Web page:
Sunday, October 20, 2019

4.3 BSD VAX - revisiting a minimal tiny httpd web server

Supratim Sanyal's Blog: Simple httpd web server running on 4.3 BSD VAX
Simple httpd web server running on 4.3 BSD VAX

The SIMH 4.3 BSD VAX instance that I wrote about earlier has been performing flawlessly, but was still missing a web server. Recently, Atr0baby figured out a way to compile a web server on his 4.3 BSD VAX installation and documented it here.

So I followed the instructions and got a working web server by compiling Nigel Griffiths's nweb which needed only minor tweaks to get compiled with gcc version VAX-DEC-BSD. You can download the tweaked nweb from here.

It works fine, except that every time it serves a web page, it leaves a zombie <defunct> process behind in 4.3 BSD process table:

Supratim Sanyal's Blog: Zombie Processes on 4.3 BSD VAX fork function usage

I played around with the nweb23.c source code trying things including changing the System-V SIGCLD to BSD SIGCHLD, a dedicated signal handler function, introducing wait() system call, etc. but could not get rid of zombies left behind when the forked process exited after serving a http request. It appears the confusion about zombies was pretty common in these ancient but exciting times - for example here is excerpt from Shichao's Notes:

SIGCLD Semantics

Two signals that continually generate confusion are SIGCLD and SIGCHLD. The name SIGCLD (without the H) is from System V, and this signal has different semantics from the BSD signal, named SIGCHLD. The POSIX.1 signal is also named SIGCHLD.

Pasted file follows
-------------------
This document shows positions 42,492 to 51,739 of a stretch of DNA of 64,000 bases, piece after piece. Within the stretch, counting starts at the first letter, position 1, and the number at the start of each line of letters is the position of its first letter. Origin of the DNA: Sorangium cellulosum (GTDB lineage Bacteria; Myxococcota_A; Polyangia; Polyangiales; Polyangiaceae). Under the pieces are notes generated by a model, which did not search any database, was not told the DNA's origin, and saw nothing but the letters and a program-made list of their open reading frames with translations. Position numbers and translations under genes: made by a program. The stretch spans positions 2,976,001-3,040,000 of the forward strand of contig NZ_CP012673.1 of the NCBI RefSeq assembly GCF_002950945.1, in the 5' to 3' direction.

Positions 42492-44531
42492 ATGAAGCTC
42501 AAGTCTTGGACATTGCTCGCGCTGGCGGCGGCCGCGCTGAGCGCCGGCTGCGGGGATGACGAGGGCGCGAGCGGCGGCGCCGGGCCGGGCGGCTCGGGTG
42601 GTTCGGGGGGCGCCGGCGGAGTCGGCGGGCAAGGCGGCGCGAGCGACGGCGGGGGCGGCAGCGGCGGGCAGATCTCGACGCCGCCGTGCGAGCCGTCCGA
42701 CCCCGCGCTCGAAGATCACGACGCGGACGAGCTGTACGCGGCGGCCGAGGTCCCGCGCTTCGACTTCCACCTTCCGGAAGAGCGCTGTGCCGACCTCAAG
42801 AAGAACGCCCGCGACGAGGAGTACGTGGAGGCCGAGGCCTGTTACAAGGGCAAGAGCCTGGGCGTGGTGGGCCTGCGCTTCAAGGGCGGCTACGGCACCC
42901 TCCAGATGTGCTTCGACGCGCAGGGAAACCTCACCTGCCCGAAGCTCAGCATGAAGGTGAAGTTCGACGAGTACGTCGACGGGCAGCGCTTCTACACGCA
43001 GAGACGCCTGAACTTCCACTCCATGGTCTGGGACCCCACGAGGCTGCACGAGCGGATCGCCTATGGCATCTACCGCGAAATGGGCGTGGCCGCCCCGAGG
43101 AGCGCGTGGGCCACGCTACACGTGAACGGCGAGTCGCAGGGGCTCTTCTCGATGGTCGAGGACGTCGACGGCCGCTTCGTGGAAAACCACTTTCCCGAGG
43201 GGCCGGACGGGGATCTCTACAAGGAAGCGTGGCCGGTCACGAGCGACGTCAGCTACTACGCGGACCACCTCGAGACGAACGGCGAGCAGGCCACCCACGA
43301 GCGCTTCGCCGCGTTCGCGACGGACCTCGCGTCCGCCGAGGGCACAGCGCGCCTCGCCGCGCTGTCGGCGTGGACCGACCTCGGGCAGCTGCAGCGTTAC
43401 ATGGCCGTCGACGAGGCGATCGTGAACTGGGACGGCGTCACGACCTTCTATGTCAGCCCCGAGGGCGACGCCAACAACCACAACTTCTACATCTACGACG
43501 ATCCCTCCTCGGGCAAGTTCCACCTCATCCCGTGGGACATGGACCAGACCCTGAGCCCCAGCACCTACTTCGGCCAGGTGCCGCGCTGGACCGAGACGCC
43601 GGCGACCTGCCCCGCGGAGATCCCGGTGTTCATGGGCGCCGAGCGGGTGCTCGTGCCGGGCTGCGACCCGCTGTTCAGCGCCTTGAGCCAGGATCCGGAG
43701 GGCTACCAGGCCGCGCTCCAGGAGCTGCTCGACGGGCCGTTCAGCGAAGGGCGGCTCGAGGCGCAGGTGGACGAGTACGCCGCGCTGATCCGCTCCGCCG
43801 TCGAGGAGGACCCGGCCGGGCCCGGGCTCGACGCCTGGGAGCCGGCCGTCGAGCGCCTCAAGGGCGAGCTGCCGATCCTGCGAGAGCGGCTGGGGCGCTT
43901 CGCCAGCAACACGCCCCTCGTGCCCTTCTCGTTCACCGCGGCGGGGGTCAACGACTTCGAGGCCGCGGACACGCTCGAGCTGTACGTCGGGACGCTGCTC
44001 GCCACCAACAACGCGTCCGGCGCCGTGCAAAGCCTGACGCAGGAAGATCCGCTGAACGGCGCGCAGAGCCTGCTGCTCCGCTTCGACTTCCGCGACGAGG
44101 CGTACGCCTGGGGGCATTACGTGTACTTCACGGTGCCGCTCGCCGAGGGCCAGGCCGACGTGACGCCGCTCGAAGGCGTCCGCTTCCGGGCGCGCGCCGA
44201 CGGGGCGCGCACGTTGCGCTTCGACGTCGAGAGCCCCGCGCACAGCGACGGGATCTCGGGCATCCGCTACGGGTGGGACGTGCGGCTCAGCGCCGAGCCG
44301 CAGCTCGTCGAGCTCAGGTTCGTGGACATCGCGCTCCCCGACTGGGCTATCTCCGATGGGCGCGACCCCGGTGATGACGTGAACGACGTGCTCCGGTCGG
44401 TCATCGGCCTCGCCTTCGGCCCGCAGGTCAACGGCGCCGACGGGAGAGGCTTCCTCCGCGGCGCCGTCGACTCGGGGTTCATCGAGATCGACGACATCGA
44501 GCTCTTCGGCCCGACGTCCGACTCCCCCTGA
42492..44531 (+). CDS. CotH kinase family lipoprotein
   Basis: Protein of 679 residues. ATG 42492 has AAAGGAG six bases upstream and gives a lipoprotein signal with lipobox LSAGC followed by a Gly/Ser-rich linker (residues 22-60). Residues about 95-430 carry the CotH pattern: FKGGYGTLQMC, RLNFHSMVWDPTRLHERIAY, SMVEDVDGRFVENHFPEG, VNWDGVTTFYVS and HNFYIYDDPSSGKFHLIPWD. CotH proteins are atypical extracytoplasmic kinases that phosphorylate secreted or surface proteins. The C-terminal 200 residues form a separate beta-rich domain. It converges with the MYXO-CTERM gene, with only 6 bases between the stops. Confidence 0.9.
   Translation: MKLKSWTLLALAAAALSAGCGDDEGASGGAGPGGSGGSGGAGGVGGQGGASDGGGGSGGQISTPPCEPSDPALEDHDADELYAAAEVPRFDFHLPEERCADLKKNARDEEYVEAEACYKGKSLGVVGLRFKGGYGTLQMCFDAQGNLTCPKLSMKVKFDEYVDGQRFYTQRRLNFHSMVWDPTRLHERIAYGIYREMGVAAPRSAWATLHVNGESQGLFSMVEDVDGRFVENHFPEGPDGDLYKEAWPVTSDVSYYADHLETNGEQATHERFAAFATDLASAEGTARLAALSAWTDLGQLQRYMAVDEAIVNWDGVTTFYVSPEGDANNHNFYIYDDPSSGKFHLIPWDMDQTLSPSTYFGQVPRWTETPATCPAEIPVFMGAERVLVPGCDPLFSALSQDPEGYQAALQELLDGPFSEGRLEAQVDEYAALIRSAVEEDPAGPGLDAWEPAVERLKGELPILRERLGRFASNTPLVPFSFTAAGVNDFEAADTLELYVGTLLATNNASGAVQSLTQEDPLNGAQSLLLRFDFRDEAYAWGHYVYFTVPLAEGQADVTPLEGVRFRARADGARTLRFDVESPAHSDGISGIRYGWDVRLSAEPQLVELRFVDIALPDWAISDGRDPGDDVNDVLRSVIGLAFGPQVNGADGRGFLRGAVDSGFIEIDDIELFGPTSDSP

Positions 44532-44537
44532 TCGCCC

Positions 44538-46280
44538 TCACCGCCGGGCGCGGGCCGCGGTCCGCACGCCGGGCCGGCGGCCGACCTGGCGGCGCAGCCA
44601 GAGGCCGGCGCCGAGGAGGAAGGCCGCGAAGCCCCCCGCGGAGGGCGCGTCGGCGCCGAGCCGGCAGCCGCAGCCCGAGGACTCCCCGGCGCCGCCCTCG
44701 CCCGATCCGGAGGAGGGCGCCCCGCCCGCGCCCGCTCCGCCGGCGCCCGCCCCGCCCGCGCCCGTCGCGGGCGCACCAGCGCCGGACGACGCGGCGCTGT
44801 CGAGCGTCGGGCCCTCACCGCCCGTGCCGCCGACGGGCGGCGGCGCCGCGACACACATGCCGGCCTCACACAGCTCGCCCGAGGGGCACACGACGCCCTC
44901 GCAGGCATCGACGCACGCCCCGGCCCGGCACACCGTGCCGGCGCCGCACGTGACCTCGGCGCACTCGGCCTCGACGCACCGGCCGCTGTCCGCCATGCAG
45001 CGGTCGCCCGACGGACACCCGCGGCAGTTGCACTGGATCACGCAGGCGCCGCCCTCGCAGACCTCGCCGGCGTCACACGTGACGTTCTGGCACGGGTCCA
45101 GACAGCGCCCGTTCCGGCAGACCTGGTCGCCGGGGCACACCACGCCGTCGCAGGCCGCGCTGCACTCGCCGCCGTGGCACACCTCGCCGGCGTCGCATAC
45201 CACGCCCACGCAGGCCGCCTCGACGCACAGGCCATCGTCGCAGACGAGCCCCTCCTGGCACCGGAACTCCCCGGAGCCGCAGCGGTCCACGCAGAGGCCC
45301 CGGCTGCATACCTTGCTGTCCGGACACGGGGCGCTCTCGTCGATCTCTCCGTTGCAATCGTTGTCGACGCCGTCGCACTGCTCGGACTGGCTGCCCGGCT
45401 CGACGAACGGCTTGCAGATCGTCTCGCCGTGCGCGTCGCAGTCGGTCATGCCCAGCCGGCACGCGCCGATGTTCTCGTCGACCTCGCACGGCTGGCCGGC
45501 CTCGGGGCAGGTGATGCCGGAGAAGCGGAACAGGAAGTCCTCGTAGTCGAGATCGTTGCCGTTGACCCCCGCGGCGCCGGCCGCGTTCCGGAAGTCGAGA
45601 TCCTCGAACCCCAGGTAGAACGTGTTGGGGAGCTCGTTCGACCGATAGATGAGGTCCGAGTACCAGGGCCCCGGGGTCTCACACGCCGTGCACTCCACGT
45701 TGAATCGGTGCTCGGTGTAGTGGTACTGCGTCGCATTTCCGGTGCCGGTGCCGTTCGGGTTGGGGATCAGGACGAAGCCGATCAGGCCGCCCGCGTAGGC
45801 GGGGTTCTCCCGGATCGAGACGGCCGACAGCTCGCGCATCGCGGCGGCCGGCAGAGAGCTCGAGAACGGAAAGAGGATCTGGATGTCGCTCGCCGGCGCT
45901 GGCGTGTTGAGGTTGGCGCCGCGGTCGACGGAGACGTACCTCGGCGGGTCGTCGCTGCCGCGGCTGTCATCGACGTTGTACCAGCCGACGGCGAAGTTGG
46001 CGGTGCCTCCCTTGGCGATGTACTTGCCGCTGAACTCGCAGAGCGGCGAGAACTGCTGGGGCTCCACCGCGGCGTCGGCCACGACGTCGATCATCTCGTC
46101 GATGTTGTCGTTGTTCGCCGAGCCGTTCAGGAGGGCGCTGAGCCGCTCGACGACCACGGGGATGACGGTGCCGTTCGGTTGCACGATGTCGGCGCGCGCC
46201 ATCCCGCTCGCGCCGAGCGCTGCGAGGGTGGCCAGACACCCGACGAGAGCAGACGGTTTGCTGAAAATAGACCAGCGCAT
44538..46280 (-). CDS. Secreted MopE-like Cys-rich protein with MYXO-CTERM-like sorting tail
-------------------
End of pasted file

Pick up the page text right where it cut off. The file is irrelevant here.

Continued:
The semantics of the BSD SIGCHLD signal are normal and its semantics are similar to all other signals. When the signal occurs, the status of a child has changed, and we need to call one of the wait functions to determine what has happened.
System V, however, has traditionally handled the SIGCLD signal differently from other signals:
  1. If the process specifically sets its disposition to SIG_IGN, children of the calling process will not generate zombie processes. [p333]
    • 4.4BSD always generates zombies if SIGCHLD is ignored. If we want to avoid zombies, we have to wait for our children.
  2. If we set the disposition of SIGCLD to be caught, the kernel immediately checks whether any child processes are ready to be waited for and, if so, calls the SIGCLD handler. [p333-335]
    • FreeBSD 8.0 and Mac OS X 10.6.8 don’t exhibit this problem, because BSD-based systems generally don’t support historical System V semantics for SIGCLD.
    • Linux 3.2.0 also doesn’t exhibit this problem, because it doesn’t call the SIGCHLD signal handler when a process arranges to catch SIGCHLD and child processes are ready to be waited for, even though SIGCLD and SIGCHLD are defined to be the same value.
    • Solaris avoids this problem by including extra code in the kernel.
Of the four platforms described in this text, only Linux 3.2.0 and Solaris 10 define SIGCLD. On these platforms, SIGCLD is equivalent to SIGCHLD.

Perhaps the 4.3 BSD kernel works this way and does a cleanup of zombies when needed, as some other literature indicates.

In any case, I gave up on nweb for 4.3 BSD VAX, and switched to a much simpler, and far more rudimentary, httpd responder (I cannot call it a web server): David Egan's HTTP Server in C. This one is as minimal as it gets - when it receives anything on its listening port, it simply accepts the connection and sends back a hard-coded HTTP header string and all lines in a local file back out. It does not try to create child processes etc. I call it "shs" (simple http server) and here is the slightly-tweaked source that compiles fine with gcc on 4.3 BSD VAX:

I also compiled the old "wget" version using gcc on 4.3 BSD VAX. This allows convenient downloading of stuff from around the web. The 4.3 BSD VAX binaries of nweb, shs and wget can be downloaded from my google drive.

Lastly, you can see the little 4.3 BSD VAX http web server in action at

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